If you would like to propose a research paper, show a portfolio of work, or suggest an alternative multi-media presentation for consideration, please draft a 250-word abstract in response to the following overview:
Session:Western Museumscapes and the Political Aesthetics of Decolonisation: African and Diasporan Arts Activists Agitating for Change
High-profile museums and galleries in the West – such as the British Museum in London, the Pompidou in Paris, and the MoMA in New York – are continuously revising and developing new strategic plans to ensure that their collections, cultural programmes and exhibiting practices are engaging increasingly diverse global audiences. At the heart of these developments are complex issues about the changing nature of acquisitioning, curation, display and interpretation of artworks and cultural objects described as permanent holdings. The policies and practices implemented by these institutions serve as catalysts for generating and sustaining a rich discourse that invites artists, researchers, curators, archivists, educators, scholar activists and other creative practitioners to question their own roles and responsibilities within such dynamic museumscapes.
Please see below a link to the first issue of the new peer-reviewed academic journal Stedelijk Studies, which publishes research related to the Stedelijk Museum collection in Amsterdam, its institutional history, wider museum and gallery studies, and other topical issues in the field of visual arts and design.
The inaugural issue – titled, “Collecting Geographies: Global Programming and Museums of Modern Art” – features the following articles and commentaries:
Collecting Geographies: Editorial – by Jelle Bouwhuis and Christel Vesters
Recalcitrant Geographies: National Claims, Transnationalism, and the Institutionalization of Contemporary Art – by Kitty Zijlmans
Peace, the Museum, and Globalization, 1800/2014 – by Todd Porterfield
Creating Ancestors and Affinities: A Rhetorical Analysis of African Art in the Story of Modern Art – by Nanna Leigh
Revisiting Magiciens de la terre – by Annie Cohen-Solal
Between the Global, National, and Peripheral: The Case of Art Museums in Poland – by Karolina Golinowska
Curatorial Expeditions: The Ramallah Safari – by Tina Sherwell
Museum Practices and Migrating Modernity: A Perspective from the South – by Celeste Ianniciello and Michaela Quadraro
Statues also die, even…Time and Agency of Museum Display – by María Íñigo Clavo
Advance notice and call for papers, re. the Association of American Geographers (AAG) Annual Meeting in Chicago, USA (April 21-25, 2015)
Geographers are increasingly contributing to understanding the multiple functions museums serve, much like their colleagues in history, anthropology, and museum studies. In her 2010 article “Museum Geography: Exploring Museums, Collections and Museum Practice in the UK” Hilary Geoghegan writes,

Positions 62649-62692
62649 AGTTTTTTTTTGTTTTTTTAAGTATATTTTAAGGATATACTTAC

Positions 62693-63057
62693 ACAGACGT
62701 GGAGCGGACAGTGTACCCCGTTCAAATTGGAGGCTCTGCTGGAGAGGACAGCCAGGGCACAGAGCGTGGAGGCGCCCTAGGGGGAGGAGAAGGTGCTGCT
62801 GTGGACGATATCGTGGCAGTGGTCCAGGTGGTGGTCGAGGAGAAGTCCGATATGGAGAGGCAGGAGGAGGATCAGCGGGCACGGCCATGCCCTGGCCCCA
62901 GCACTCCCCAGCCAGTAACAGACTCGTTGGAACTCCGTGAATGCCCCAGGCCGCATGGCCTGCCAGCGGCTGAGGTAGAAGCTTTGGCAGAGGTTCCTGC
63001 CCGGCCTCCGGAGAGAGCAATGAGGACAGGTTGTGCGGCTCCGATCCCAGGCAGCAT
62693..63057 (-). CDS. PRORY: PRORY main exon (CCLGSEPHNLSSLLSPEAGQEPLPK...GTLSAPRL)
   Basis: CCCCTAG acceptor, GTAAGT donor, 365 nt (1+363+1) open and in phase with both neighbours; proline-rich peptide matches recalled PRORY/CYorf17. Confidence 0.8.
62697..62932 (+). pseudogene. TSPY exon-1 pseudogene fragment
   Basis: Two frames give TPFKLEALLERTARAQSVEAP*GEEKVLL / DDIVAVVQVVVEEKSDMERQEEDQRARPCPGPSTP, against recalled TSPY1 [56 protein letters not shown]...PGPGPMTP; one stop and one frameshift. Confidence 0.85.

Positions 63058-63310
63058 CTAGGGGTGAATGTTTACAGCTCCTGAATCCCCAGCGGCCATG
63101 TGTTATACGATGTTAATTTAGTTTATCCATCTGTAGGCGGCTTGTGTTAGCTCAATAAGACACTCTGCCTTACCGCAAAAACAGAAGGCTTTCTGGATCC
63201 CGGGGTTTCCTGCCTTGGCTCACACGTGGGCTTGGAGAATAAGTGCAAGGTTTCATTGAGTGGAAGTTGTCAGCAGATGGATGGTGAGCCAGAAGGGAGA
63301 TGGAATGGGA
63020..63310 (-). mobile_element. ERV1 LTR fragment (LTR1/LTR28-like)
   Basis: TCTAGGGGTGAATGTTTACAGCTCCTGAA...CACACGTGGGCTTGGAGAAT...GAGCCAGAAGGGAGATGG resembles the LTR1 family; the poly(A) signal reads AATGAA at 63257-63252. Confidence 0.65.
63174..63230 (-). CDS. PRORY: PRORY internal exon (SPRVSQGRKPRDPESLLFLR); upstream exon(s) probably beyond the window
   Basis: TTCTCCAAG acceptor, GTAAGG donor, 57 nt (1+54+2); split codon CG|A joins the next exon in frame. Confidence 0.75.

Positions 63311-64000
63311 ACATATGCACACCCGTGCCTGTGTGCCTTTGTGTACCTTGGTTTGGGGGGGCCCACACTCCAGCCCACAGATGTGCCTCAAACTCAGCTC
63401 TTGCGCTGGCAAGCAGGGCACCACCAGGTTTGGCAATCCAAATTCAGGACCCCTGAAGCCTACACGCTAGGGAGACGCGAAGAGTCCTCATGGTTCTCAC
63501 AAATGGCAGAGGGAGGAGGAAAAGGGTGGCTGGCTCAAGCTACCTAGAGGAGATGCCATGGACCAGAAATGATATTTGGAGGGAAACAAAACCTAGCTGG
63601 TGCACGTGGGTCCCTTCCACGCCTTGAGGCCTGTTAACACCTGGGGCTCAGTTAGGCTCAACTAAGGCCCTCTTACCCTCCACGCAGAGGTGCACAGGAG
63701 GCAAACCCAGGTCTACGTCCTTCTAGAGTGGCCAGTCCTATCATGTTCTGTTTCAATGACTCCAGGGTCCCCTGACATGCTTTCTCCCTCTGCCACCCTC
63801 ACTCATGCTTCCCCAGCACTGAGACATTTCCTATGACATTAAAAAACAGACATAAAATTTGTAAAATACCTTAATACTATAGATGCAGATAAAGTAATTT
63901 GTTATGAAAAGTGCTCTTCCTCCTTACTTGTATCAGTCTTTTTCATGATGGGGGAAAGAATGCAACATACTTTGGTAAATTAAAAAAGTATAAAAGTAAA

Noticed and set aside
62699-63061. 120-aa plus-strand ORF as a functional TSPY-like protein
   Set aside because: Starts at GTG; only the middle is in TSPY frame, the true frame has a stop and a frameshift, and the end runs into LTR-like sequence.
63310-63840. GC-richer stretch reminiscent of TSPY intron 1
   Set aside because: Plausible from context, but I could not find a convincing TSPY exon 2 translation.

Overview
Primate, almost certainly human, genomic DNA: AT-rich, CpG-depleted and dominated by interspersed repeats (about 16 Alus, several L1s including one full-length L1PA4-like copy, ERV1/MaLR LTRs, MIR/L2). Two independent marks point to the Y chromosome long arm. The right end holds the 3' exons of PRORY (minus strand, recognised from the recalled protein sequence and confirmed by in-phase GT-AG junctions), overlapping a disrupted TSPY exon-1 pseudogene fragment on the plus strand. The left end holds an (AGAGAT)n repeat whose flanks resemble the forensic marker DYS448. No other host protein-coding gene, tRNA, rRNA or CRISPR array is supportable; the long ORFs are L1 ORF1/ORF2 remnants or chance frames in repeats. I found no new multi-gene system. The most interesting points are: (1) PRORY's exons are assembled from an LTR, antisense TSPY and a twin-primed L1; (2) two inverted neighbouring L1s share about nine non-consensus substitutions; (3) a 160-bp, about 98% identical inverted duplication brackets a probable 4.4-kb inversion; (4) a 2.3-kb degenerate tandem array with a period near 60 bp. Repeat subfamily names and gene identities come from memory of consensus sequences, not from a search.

“Museums and collections offer geographers exciting sites and subjects for research and teaching… [and] that it is now time to consider museum geography more closely” (p. 1472).
Professor Françoise Vergès and Dr Shihan de Silva will be speaking at a forthcoming ICS symposium on Wednesday 29th October 2014 (9.30am-6pm) at Senate House (Room 349, 3rd Floor), University of London.
This FREE event – titled, ‘Across the Indian Ocean’– is being organised by the Race in the Americas (RITA) Group, in partnership with Kavyta K. Raghunandan (University of Leeds, Centre for Ethnicity and Racism Studies [CERS]) and will focus on an exploration of the “politics of the present” across the Indian Ocean region – re. Mauritius, Seychelles, Réunion Island, Comoros and Madagascar.
In the event programme, the title of Françoise Vergès’ presentation is ‘Imagining a Museum of Intangible Culture in the Indian Ocean’, and Dr Shihan De Silva will address colonial history and its legacies throughout the region in a talk on ‘Difference and Inequalities’.
Earlier this year an article by Tom Devriendt was posted to the online discussion forum ‘Africa is a Country’to commemorate the life and work of French filmmaker Alain Resnais (1922-2014), who passed away on 1st March (Devriendt, 2014). The central focus of this piece was to celebrate the achievements of Resnais and his co-director Chris Marker (1921-2012) in creating a ground-breaking film from the early 1950s about African art and French racism, Statues Also Die [Les statues meurent aussi] (Resnais and Marker, 1953) – commissioned and produced by the Parisian-based publishing house Présence Africaine. What is interesting about the film is the way it features a complex mixture of commentary on French museum practices from the 1950s, the history of French colonialism in Africa, and the public’s changing attitudes in the mid-20th century towards African art – referred to throughout the documentary as ‘black art’.